IT events calenders are awash with events on the wonders of “Big Data” but an article by Craig Stedman headed “IT teams take steps to simplify Big Data analytics process” caused me to wonder how far the world has moved on since I spent a year as a financial modelling consultant in the “Management Science” team of ICL in the mid 1970s. Most of those who then wanted big complex computer models to crunch their growing files of data were unaware that what they were looking for could be done quickly, simply and more usefully with pencil, paper and a slide rule
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I recently attended a meeting on the wonders of using “big data” to help serve “smart cities”. The “impressive” example from New York was something that could have been done using 1930s punch card technology. The break through had been to get departments to share sensitive information on problems they were shy of discussing with others.
That raises the core question of why departments are so resistant to data sharing – commonly using “data protection” as a mantra. Meanwhile, for example, patients are dying in hundreds, possibly thousands, across our fragmented “National” Health Services because of the errors, delays and conflicts that occur when data, like care, is parceled out among specialists.
So why is there so much resistance to sharing when it is in the interest of the customer, patient or resident (but not when it is being quietly sold to an advertiser on the other side of the world)?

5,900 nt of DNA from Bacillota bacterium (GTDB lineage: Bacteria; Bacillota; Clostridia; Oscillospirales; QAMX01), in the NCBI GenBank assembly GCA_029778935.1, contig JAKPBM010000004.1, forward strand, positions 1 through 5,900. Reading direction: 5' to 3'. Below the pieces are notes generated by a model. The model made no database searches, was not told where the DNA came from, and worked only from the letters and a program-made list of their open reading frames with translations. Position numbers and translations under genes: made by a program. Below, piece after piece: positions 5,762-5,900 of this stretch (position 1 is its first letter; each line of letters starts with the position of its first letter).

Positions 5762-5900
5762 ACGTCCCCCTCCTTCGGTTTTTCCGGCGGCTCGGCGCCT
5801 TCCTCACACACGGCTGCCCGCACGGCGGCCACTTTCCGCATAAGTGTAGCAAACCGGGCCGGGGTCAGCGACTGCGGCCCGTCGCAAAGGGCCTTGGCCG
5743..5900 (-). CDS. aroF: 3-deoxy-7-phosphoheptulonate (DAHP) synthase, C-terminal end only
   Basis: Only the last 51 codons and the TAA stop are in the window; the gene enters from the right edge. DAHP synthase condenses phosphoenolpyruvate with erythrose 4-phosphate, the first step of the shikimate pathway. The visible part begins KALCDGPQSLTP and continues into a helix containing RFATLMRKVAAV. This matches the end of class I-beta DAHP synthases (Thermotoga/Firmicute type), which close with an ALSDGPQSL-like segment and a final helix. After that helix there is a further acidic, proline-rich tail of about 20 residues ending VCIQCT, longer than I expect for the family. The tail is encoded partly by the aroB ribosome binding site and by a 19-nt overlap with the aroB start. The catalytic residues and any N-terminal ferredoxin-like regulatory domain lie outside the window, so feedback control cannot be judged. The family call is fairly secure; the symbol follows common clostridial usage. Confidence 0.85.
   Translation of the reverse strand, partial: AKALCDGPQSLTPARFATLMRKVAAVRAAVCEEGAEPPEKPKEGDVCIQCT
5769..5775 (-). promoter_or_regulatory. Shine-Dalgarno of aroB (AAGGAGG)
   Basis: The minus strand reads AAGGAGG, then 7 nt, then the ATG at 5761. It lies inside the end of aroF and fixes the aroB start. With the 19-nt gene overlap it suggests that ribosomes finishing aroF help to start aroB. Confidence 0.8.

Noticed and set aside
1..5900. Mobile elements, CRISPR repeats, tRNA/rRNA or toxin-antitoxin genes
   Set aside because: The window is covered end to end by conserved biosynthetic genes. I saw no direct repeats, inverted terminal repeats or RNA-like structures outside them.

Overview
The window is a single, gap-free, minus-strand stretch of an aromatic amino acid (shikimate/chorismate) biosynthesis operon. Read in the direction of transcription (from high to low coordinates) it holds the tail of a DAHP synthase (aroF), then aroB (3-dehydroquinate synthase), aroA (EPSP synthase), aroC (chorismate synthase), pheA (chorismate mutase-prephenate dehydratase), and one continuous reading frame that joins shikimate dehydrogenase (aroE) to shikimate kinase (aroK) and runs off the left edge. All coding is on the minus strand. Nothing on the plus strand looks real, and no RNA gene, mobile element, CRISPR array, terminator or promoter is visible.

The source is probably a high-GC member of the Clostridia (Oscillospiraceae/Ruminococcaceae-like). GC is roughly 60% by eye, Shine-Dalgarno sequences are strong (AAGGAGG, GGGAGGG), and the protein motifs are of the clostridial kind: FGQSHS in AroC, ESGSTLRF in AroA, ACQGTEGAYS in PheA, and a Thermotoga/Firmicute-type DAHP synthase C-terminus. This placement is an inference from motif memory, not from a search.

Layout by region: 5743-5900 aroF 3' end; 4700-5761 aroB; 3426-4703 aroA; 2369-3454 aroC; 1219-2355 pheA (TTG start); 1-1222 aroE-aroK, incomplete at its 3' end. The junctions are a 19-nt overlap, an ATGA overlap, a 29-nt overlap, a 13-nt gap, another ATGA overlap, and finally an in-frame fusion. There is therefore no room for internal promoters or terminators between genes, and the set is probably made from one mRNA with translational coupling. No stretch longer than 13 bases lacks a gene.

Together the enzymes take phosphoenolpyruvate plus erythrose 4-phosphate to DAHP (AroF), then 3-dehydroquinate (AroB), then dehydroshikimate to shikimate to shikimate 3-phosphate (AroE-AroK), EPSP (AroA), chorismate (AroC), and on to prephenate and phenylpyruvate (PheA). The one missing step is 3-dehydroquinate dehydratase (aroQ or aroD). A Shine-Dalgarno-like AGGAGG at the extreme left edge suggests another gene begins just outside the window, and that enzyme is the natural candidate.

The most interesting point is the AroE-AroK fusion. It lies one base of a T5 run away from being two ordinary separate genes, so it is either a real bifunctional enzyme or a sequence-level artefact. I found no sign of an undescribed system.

In rough order the top three reasons appear to be:
- Fear that others will learn just how poor (quality, accuracy etc.) our own data is
- The inability to agree common terminology
- Fear that others will abuse “our” data
All three are commonly valid and need to be addressed sensitively, intelligently and constructively because “force” tends to produce unfortunate results – e.g. common terminologies that are vague, ambiguous or misleading when clarity and precision matter most,
That set me to wonder just how much (little) the world has moved on since Philip Dunne MP (then Parliamentary Chairman of the EURIM Information Governance Group) hosted a Directors Round Table on the problems that arise across public and private sectors from the failure to put accuracy and availability ahead of protection. Almost all the material tabled for that event (and archived on the website) has, unfortunately, stood the test of time. One of the unfortunate side effects of the end of the Audit Commission was the end of its work on data quality across the public sector. A snapshot of the subsequent EURIM work programme can be found on the website archived just after I retired. My personal favourite was the study for which the one page summary was headed “From Toxic Liability to Strategy Asset: unlocking the value of information “.
Today we see the opposite approach: calls from every corner to collect as much as possible to be mashed up in a Big Data slurry pit, using ever more expensive technology. Meanwhile one of the world’s most respected analytics companies puts the skills of its people and their ability to identify accurate and relevant sources first.